public arena as well as the intimacy of the doctor-patient interaction."
From time to time,
I like to highlight creative initiatives that keep us in the black.
Dr. Theresa Kramer (Ophthalmology) has developed a
denials management program that has decreased her department�s insurance-related
denials by $400,000 in the three months it has been in place. It has
worked so well to increase collections that the Clinic has combined
her idea with those from other departments to create a system-wide program,
the first phase of which will be implemented soon. "It�s staggering
how much money Medicare and other insurance carriers spend on paperwork
and denying claims and how much we lose on coding errors and inconsistent
reasons for denials," she reports.
The program is a three-pronged approach
that determines why carriers deny certain types of claims, identifies
which carriers deny certain claims, and finds where coding problems
occur within the department by producing a quarterly report. This last
step is crucial because departments can find the sources of repeated
mistakes and correct them by providing feedback and training.
"We plan eventually to move all ophthalmology-related
denials that Patient Financial Services now has to handle back into
our department," she says. "Since these denials represent 85% of all
denial types, we anticipate a bigger impact than we�re seeing now."
It�s fairly easy to get on the bandwagon, too. Review the new "I-Convert"
denial reports that your department now should be receiving and identify
any coding error trends.
Recently, my office, in
cooperation with the Committee on the Status of Women, welcomed Ms.
Janet Bickel, Associate Vice President for Medical School Affairs
and Director of the Women in Medicine Program at the American Association
of Medical Colleges (AAMC). A well-known co-creator of a series of professional
development seminars for women physicians and scientists, Ms. Bickel
came to Emory to meet and talk with interested faculty and trainees
about professional development in general and career development and
mentoring needs specifically. She presented the findings from the AAMC�s
Implementation Committee for Increasing Women�s Leadership in Academic
Medicine and led a series of workshops geared to faculty and trainees.
We also invited her to engage in a discussion on faculty development
with the Council of Chairs. By all accounts, the day was a success,
and it was wonderful to see so many of our faculty and trainees engaged
in dialogue about these very relevant topics. I want to thank the Committee
on the Status of Women, led by past Chair Dr. Nadine Kaslow
(Psychiatry) and current chair Dr. Kay Vydareny (Radiology),
for helping us organize this event.
Get your grant proposals
ready. Junior faculty interested in pursuing a career in patient-oriented
research should apply for the Emory Mentored Clinical Research Scholars
Program (EMCRS), which is funded by a $6.6 million grant from the NIH/National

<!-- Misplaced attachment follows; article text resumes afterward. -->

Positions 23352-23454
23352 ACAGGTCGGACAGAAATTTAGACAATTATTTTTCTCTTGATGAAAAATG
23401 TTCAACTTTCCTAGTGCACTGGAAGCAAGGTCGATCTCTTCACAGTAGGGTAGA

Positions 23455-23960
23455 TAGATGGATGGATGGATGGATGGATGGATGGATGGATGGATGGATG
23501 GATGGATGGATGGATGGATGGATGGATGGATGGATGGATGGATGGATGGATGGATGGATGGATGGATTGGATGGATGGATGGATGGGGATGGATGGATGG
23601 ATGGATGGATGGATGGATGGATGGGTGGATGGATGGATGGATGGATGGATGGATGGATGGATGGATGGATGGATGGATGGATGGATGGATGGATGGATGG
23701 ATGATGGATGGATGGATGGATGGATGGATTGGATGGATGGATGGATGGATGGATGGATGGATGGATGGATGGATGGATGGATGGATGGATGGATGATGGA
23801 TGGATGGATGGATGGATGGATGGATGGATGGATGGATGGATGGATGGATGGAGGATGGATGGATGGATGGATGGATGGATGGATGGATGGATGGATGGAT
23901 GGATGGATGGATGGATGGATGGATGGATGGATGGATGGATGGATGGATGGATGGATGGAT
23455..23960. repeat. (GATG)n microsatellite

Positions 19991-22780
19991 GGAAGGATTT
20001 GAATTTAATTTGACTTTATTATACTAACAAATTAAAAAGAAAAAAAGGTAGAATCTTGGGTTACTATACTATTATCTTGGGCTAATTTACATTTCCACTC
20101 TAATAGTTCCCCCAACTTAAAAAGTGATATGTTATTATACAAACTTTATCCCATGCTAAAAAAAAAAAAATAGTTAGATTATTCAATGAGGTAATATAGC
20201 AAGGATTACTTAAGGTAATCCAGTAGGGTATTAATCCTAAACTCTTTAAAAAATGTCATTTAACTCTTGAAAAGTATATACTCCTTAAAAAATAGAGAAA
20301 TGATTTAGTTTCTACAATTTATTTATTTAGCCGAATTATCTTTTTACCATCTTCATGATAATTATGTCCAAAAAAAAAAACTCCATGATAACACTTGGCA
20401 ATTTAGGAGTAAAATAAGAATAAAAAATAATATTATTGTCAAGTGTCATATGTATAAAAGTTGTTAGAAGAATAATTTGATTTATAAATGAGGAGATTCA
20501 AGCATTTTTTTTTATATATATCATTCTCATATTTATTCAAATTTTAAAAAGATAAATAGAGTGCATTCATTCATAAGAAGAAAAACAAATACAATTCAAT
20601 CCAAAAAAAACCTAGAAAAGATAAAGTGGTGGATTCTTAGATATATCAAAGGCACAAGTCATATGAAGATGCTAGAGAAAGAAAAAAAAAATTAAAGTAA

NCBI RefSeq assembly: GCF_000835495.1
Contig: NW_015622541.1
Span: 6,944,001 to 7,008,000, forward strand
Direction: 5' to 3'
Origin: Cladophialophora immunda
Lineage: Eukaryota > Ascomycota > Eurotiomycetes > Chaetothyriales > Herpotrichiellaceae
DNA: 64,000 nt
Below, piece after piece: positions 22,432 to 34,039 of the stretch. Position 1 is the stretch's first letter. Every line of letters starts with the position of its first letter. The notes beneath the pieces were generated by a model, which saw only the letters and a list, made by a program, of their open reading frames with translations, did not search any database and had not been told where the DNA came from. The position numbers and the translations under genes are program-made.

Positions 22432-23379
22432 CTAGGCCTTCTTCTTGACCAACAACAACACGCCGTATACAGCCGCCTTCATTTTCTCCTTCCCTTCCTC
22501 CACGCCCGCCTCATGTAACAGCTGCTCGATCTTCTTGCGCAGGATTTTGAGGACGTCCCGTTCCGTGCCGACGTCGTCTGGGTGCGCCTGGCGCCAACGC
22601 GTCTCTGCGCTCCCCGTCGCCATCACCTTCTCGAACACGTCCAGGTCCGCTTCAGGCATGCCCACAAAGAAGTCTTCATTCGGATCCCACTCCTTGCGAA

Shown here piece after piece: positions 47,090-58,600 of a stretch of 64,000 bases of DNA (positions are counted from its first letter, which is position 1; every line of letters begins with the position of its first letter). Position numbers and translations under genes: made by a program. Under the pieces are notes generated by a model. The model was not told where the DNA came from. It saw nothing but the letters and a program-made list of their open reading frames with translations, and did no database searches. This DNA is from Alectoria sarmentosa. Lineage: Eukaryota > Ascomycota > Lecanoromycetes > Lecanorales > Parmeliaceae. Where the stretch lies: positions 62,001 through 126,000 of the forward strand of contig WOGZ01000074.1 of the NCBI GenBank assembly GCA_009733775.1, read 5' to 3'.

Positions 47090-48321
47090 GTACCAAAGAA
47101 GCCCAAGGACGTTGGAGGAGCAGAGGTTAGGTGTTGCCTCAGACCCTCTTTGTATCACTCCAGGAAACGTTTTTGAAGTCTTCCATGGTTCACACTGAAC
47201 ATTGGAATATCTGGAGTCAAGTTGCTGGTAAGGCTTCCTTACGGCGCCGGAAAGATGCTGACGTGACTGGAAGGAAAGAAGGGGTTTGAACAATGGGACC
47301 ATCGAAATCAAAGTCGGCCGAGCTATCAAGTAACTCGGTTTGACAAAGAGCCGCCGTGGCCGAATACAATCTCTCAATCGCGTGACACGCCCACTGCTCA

Center for Research Resources. The program consists of didactic training
through the Masters of Science in Clinical Research program and mentored
clinical research training under the direction of an established Emory
investigator. Individuals accepted into the program will devote 75%
to 90% of their time to clinical research activities, and the grant
will provide an equivalent amount of salary support. Additionally, research
support ($30,000 per year) is provided for up to five years. Applications,
which are available at www.medicine.emory.edu/EMCRS,
are due April 1. For more information, contact Cheryl Sroka,
Program Coordinator, at email@example.com
Faculty also may apply for funding
through the Coulter Translational/Clinical Research Seed Grant Program.
Your research must address a problem or issue directly related to the
prevention, diagnosis, or treatment of human disease. Each proposal
must have one co-investigator from the Coulter Department of Biomedical
Engineering (BME) at Georgia Tech and Emory and one from another department
in the SOM. One-year grants range from $75,000 to $100,000, with a possible
extension based on progress. For more information, contact Molly
Croft, Director of Development, BME, at 404-385-0128 or firstname.lastname@example.org.
You can also visit www.bme.gatech.
edu. Applications are due June 2.
The Emory Clinic celebrates
its golden jubilee this year. Did you know that the Clinic was created
in January 1953 in large part to support the SOM? The 17 founding fathers
needed a place where faculty could practice and generate income to help
pay for teachers� salaries. Of course, it provided more than that: Atlantans
didn�t have to travel outside the state to receive world-class health
care. A sum of $1 million, donated by Atlanta business leader Robert
W. Woodruff, was set aside for a new building (now Clinic Building A)
completed in May 1956. What a great success the Clinic has been and
what a bright future it has!
Thomas J. Lawley, MD